There's a lot. It's both physical as well as kind of motivational. Not only is it difficult physically—a lot of my patients have stiffness and tremors, and balance problems that lend itself to difficulties getting on a treadmill or getting to a gym or lifting weights—but sometimes pain comes along with those things. Joint pain, back pain, neck pain, all because of the mechanical disabilities and the mechanics that aren't correct. On top of that, there's such a motivation problem, as anxiety and depression plays such a role in my patients, as well as sleep problems. Fatigue is a common complaint. You can imagine how hard it is to convince yourself, “Hey, I have to get up and exercise and do it when you don't [want to], or when you're tired all the time. You don't have that motivation and things hurt. Not only do they have the physical aspects of the disease that make it difficult for exercise, but there's also the emotional and the mental component that make it even more difficult. It's an uphill battle, but again, that's where the classes, support groups, and programs come into play to help people do the best they can. And it really does work.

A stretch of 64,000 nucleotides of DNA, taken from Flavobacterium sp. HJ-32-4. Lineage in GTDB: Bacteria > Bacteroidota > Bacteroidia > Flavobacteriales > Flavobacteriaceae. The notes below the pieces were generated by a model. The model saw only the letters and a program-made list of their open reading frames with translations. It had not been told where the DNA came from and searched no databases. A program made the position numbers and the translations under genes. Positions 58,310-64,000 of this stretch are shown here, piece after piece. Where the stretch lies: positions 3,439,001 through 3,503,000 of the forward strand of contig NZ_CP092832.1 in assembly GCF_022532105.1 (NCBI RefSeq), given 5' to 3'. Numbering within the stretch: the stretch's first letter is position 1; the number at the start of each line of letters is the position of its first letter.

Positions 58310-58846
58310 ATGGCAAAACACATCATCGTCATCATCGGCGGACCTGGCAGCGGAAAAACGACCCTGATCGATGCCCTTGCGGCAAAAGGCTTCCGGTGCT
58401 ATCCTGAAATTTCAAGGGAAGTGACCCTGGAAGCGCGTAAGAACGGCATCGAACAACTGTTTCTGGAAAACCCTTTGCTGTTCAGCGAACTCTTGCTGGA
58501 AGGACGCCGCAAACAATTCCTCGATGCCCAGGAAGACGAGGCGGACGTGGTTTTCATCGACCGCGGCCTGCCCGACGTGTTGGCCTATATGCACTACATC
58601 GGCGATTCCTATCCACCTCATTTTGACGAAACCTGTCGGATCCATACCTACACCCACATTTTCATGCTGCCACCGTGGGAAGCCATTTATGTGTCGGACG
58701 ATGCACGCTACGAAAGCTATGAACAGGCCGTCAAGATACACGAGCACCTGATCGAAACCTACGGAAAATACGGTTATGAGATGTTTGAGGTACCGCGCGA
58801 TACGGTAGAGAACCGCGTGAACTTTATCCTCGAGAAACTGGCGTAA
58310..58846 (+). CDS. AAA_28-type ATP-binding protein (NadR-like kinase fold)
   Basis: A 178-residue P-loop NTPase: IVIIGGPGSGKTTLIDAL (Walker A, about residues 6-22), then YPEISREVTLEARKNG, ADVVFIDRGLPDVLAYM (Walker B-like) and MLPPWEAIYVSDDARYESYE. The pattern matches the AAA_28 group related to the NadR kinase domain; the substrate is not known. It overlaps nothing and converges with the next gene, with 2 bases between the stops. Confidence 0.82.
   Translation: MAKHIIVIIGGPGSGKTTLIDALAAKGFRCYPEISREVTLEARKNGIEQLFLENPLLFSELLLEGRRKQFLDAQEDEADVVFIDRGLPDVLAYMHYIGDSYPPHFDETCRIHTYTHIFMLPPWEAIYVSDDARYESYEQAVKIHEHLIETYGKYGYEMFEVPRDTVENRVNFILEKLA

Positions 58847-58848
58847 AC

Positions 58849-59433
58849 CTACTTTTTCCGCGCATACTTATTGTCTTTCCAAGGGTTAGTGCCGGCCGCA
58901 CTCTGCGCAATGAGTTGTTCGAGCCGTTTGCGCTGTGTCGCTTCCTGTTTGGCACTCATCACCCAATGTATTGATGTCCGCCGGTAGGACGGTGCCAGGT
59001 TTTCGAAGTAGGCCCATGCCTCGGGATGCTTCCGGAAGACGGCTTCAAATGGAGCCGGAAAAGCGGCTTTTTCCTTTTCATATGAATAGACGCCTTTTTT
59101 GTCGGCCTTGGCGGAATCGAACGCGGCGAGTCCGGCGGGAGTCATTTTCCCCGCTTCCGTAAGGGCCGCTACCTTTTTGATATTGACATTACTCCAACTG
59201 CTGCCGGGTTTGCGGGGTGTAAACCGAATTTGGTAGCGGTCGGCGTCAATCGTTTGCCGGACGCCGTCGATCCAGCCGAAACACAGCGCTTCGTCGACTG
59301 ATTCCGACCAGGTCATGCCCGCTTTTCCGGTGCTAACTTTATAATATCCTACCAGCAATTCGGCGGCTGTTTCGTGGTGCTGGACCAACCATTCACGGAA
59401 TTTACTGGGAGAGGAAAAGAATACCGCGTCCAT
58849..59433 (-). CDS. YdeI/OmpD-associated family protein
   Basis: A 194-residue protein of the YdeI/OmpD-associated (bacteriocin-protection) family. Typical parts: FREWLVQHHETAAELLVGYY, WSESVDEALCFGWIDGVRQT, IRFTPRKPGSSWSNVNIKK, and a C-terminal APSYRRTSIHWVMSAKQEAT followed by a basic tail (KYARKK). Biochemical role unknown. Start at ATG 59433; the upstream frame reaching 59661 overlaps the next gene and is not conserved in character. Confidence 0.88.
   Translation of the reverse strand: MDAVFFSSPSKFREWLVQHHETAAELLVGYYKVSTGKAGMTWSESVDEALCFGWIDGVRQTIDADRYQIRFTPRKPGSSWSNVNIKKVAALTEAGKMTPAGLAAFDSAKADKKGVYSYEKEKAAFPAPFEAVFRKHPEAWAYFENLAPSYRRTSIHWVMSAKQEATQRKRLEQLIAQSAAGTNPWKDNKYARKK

What should the Parkinson community look forward to over the next coming years?